The very name “Minimally Disruptive Medicine” starts with the assumption that care will be disruptive and that our job as providers is to minimize that disruption. However, Ritz-Carlton’s mission is not, “Avoid bothering our guests too much.” Their mission is actually quite long, but the final line is, “The Ritz-Carlton experience enlivens the senses, instills well-being, and fulfills even the unexpressed wishes and needs of our guests.” It is ambitious but inspiring for employees. I am not sure I am inspired by making something less awful for my patients; I think we have a long way to go in how we frame the care we provide. I believe in the pursuit of MDM and respect and look up to Dr. Montori and the entire KER team. MDM has obviously been highly successful at getting out the message that care, especially chronic care, is extremely disruptive to patients and needs to be redesigned. Moving this from discovery to translation to application at large scale, however, is another story. A 2015 “Minnesota Physician” article on MDM discussed that a 22-chapter implementation guide for MDM was in the works. I haven’t found that manual yet, but a 22-chapter implementation guide sounds frighteningly complex when the overall goal is to reduce complexity.
Every time I hear or read Minimally Disruptive Medicine, it is impossible for me not to also think about a completely different but similarly-named and ironically applicable theory, that of Disruptive Innovation. Disruptive Innovation is a theory that “explains the process by which complicated, expensive products and services [such as medicine] are transformed into simple, affordable ones. It also shows why it is so difficult for the leading companies or institutions [like Mayo Clinic] in an industry to succeed at disruption. Historically, it is almost always new companies or totally independent business units of existing firms that succeed in disrupting an industry.” (From Innovator’s Prescription by Clayton Christensen, page 3).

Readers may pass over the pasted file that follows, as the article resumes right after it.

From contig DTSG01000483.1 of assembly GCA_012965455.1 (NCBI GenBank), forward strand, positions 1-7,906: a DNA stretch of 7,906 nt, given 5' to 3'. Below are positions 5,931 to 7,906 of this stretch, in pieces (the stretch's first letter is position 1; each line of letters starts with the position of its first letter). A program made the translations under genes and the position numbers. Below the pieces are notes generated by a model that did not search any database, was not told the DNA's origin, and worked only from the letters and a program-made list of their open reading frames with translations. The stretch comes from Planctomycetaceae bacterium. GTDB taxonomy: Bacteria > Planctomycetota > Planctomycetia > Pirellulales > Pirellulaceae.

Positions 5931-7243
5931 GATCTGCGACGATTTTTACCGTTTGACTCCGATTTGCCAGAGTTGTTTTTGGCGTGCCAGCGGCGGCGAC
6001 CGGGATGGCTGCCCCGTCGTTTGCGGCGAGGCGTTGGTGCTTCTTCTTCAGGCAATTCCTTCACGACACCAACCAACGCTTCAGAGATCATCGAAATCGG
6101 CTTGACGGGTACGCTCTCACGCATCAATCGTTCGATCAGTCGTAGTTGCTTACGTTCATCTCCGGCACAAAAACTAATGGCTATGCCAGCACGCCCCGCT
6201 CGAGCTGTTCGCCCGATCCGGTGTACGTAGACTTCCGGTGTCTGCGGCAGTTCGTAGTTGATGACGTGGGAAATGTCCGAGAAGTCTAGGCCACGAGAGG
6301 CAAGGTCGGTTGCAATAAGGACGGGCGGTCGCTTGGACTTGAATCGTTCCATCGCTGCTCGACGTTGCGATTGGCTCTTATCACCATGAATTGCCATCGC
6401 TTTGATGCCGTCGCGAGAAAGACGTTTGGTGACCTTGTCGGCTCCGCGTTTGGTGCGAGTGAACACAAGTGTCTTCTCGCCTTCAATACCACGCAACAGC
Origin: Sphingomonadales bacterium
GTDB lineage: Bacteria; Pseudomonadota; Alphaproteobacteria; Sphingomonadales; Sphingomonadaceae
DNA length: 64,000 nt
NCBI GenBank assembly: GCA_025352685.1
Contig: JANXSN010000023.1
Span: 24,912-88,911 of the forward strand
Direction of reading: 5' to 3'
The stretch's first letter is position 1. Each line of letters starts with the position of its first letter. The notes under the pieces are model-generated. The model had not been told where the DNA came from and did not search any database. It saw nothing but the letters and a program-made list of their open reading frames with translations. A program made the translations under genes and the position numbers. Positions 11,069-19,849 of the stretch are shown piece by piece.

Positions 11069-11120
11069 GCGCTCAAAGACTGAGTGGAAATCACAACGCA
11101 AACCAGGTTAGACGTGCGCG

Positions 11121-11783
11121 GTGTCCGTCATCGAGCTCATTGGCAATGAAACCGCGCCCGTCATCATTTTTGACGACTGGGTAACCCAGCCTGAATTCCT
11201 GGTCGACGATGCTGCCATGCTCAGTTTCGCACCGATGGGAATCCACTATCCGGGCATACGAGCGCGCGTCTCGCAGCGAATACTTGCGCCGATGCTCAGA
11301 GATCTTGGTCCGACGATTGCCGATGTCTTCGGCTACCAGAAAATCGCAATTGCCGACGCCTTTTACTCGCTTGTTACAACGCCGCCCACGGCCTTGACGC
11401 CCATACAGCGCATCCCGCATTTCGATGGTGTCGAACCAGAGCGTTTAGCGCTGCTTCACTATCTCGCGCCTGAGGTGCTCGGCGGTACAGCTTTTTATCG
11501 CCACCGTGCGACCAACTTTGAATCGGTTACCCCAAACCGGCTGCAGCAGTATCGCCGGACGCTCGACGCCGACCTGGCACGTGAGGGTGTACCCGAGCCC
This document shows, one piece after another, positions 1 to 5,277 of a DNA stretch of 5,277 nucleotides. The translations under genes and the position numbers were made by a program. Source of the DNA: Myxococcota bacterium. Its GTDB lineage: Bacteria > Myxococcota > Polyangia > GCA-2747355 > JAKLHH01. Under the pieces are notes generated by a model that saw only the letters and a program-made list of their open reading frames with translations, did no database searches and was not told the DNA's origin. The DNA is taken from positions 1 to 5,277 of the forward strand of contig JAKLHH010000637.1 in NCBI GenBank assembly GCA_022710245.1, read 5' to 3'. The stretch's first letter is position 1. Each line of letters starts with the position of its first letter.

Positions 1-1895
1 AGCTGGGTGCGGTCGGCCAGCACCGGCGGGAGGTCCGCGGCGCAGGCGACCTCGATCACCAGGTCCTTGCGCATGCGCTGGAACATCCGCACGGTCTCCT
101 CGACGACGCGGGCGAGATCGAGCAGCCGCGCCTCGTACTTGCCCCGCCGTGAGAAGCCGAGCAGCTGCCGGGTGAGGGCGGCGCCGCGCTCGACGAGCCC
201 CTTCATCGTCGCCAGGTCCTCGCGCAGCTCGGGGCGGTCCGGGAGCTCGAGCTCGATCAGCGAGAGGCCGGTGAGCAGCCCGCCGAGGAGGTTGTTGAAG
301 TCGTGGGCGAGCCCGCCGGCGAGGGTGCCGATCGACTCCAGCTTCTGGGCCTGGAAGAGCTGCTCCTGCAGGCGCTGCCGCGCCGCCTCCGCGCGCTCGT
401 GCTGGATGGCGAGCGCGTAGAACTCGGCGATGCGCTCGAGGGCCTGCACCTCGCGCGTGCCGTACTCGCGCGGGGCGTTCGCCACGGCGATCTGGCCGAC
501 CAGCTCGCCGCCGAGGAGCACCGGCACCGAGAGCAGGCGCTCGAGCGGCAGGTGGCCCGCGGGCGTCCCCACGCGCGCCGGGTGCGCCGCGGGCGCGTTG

To me, a more rapid and effective approach to achieve the goals of MDM would be a Disruptive Innovation approach, something that would seem radical and unviable to the “leading companies and institutions” like Mayo Clinic. A Disruptive Innovation solution may likely be centered around a new baseline, one where the default assumption will be that a patient does not want any healthcare services or treatments and only through discussion of each patient’s unique priorities would you begin to build a thorough and individualized plan from scratch that encompassed every aspect of a person’s life. I can quickly envision a vertically integrated approach to “healthcare” that coordinates and organizes all the important elements of people’s lives, including food, fitness, financial services, education, career navigation, child care, etc.
Of course, doing something like this requires fundamentally restructuring the entire way in which we deliver and ensure “health”, “healthcare”, and “medicine.” This is why I am an advocate for Disruptive Innovation as a “build from scratch” rather than “rebuild what we’re already doing” model. In healthcare, we must sit in the cockpit with our patients. To do that, however, we must restructure everything, including, and perhaps most importantly, who pays us, when they pay us, why they pay us, how they pay us, what they pay us, and what they pay us for.
John Schupbach is a student at the Mayo Clinic School of Medicine, recent graduate of Harvard Business School, and Founder and CEO of Squalor to Scholar. He plans to complete his residency in Emergency Medicine and eventually to engage in practice redesign efforts globally. He wrote this response to a writing prompt as part of his Family Medicine clerkship.